Nigeria’s Bonds Surge After Godwin Emefiele’s Suspension as CBN Governor
Nigeria’s dollar debt increased following the weekend dismissal of Central Bank Governor Godwin Emefiele, as fresh comments on consolidating multiple exchange rates added to indications that President Bola Tinubu is resetting policies held responsible for crippling Africa’s largest economy.
Investors have welcomed the change because it signals a shift away from the former bank chief’s unconventional practices.
Long ago, investors, economists, and institutions such as the World Bank criticised Emefiele’s policies, which included allowing a complex regime of multiple exchange rates.
During his tenure, the central bank also loaned former President Muhammadu Buhari’s administration 22.7 trillion naira ($49 billion), contributing to a record 77 trillion naira public debt.
The notes maturing in 2051 reached an all-time high of 73.74, a gain greater than 3 cents per dollar and the largest of the year.
According to a JPMorgan index, the premium investors demand to hold Nigerian debt over US Treasuries fell 46 basis points to 710, the largest decline this year.
The Naira could weaken to 700 per dollar.
JPMorgan stated in a May 31 investment note that the current naira exchange rate of 471.92 naira per dollar may need to be adjusted to approximately N700 to N750, which is closer to the current black market rate.
The naira has declined for three consecutive trading days, its longest losing streak since May 12. Analysts anticipate that the exchange rate will fluctuate between 650 and 750 naira to the dollar as Nigeria permits it to trade more freely.
A naira at this level, coupled with President Bola Tinubu’s decision to remove fuel subsidies, “means the government does not have to borrow as much to pay interest on debt,” according to a series of tweets by the head of strategy at FIM Partners.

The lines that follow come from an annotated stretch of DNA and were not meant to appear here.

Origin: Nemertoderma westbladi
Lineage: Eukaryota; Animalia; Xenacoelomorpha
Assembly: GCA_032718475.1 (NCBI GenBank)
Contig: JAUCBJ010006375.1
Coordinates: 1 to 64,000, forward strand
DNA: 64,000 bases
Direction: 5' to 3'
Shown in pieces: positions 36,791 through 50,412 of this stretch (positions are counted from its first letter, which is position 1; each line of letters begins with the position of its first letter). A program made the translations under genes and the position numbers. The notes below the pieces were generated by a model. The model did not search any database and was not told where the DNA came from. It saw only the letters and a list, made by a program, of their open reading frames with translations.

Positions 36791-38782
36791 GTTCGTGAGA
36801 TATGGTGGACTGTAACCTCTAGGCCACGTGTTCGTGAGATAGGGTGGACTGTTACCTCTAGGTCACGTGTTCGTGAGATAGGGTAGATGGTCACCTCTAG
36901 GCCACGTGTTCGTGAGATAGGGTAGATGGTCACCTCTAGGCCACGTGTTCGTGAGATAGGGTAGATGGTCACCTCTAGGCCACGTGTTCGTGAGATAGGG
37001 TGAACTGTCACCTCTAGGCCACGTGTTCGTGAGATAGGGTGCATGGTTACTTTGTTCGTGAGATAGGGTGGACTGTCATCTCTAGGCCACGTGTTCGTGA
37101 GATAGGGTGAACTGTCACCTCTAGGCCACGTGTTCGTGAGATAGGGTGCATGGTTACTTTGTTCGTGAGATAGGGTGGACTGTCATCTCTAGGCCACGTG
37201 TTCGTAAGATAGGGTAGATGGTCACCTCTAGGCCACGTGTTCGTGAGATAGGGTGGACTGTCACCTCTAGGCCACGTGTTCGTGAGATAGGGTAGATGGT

On Monday by phone, Wale Edun, an influential member of Tinubu’s advisory board, told newsmen that the unification of exchange rates was “imminent.”
He stated, “I would estimate that it must be completed within a quarter rather than a year.”
Under Emefiele, the Nigerian central bank offered the U.S. dollar through a number of windows with tightly regulated exchange rates and limited liquidity for businesses and individuals. This drove many people to the black market, where the dollar was traded more freely but at a premium of approximately 60% over the official rate.
Emefiele was widely regarded as acting in lockstep with Tinubu’s predecessor Buhari’s administration. This government was perceived to be more statist and socialist, according to Yemi Kale, chief economist for Nigeria at KPMG LLP and former statistician general of the country.
“The markets will respond favourably to a government that they perceive to be more market-oriented,” said Kale.
“To be credible, the implementation of policy changes would likely require a new team,” Ayo Salami, chief investment officer at Emerging Markets Investment Management Ltd in London, said via email, describing the market’s response to Emefiele’s dismissal.